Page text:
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Franklin Pierce ends six majors, looks to add others

Union Leader Correspondent

February 04. 2014 8:54PM

RINDGE — Franklin Pierce University announced plans last week to drop six academic degree programs.

Franklin Pierce President James F. Birge said Tuesday the university will no longer offer majors or minors in American studies, theater and dance, graphic communications, fine arts, math, and arts management.

It was a difficult, but smart choice for the university, Birge said.

"The data is very clear students are not coming to Franklin Pierce to major in those majors," Birge said. "As difficult as we know it is for the students and the faculty, we know that's not where the markets are."

Of the approximately 1,400 undergraduates enrolled at the Franklin Pierce's Rindge campus just over 100 students major in those six degrees, Birge said.

In 2012 Franklin Pierce introduced its Health Sciences major, which has been steadily driving students to the university since, Birge said.

Last fall 277 prospective students inquired about the six majors just cut, Birge said, while 896 inquired about the Health Sciences major.

"Nearly 900 students expressed an interest in the Health Sciences major as opposed to 277 that expressed an interest in those six majors," Birge said.

Since then the university has added several other new majors – such as environmental studies and health care and an accelerated business M.B.A. program.

In the near future Franklin Pierce hopes to add three new majors — new and social media, public health administration and advanced practice in nursing programs, Birge said.

While American colleges and universities traditionally move at the "speed of a glacier," when it comes to making academic changes, the Franklin Pierce Trustees urged Birge to act quickly to get ahead of external pressures that could be arises in the next few years, he said. The first being state Legislature efforts to begin charging higher institutions the state enterprise tax.

There are also federal efforts to begin measuring higher institutions based on how much money their graduates earn and what kind of jobs they enter after graduation.

"Our Board of Trustees last fall directed me to quicken the pace of changes that we have to make cause we see some external threats down the roads," Birge said.

Cutting the degrees was not based on financial reasons, Birge said, but on offering degrees that would help graduates find work in the new job market, he said. "It's not finances actually that are driving that. It's what the markets are looking for."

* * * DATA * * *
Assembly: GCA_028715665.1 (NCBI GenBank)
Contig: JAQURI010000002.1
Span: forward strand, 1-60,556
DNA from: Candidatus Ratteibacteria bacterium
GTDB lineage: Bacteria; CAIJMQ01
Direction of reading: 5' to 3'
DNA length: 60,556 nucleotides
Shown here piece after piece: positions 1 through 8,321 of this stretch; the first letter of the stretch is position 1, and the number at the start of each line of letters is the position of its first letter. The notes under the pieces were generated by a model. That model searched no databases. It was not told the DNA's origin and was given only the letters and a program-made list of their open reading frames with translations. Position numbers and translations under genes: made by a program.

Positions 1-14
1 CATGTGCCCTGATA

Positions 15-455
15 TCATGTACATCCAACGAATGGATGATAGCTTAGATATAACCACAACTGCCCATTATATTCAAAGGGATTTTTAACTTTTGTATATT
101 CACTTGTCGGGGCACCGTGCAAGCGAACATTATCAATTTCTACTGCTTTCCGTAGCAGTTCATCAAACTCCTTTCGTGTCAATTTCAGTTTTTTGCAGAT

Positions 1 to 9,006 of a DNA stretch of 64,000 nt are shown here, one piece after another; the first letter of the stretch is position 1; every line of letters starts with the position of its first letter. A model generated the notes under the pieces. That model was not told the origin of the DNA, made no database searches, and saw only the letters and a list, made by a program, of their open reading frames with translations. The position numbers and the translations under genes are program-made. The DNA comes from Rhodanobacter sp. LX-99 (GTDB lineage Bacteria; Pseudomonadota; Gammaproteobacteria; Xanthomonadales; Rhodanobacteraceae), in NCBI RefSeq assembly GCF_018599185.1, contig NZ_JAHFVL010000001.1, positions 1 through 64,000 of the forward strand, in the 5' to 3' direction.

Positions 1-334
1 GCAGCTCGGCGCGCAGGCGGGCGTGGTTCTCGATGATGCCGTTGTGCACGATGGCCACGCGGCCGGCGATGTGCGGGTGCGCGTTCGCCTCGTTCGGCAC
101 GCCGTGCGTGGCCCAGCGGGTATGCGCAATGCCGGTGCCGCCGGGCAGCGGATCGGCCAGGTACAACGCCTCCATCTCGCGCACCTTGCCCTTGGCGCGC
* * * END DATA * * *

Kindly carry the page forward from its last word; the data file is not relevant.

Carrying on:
Students already majoring in those six degrees and any undeclared freshmen or sophomores that are clearly on the path toward one of those degrees are required to complete the courses needed for those degrees by the spring of 2016.

There are no cuts planned to full-time staff, Birge said, adding Franklin Pierce is committed to its full-time staff.

It is unclear right now how part-time staff would be affected by the academic changed, he said.

Birge said news of the changes has set off a fire storm of discussion on social media including Facebook.

Many of the news circulating online is untrue, Birge said, such as the rumor that the university will no longer offer glass blowing.

While it has never been a major or a minor, glass blowing has become an important part of the university culture, he said, and classes in this will continue in the spring and fall. Though there are no courses planned for this summer.

On Tuesday, the College of Graduate & Professional Studies at Franklin Pierce University announced a new, cohort-based, one-year accelerated Master of Business Administration program. Unlike the online M.B.A., this course would bring students together in the classroom, where they will benefit from interaction with one another and with members of the local business community, Franklin Pierce said.

The first class will run from May 2014 until May 2015 at the University's newly renovated facility in Manchester, where the University also hosts its full-time Doctor of Physical Therapy program.

General News Manchester

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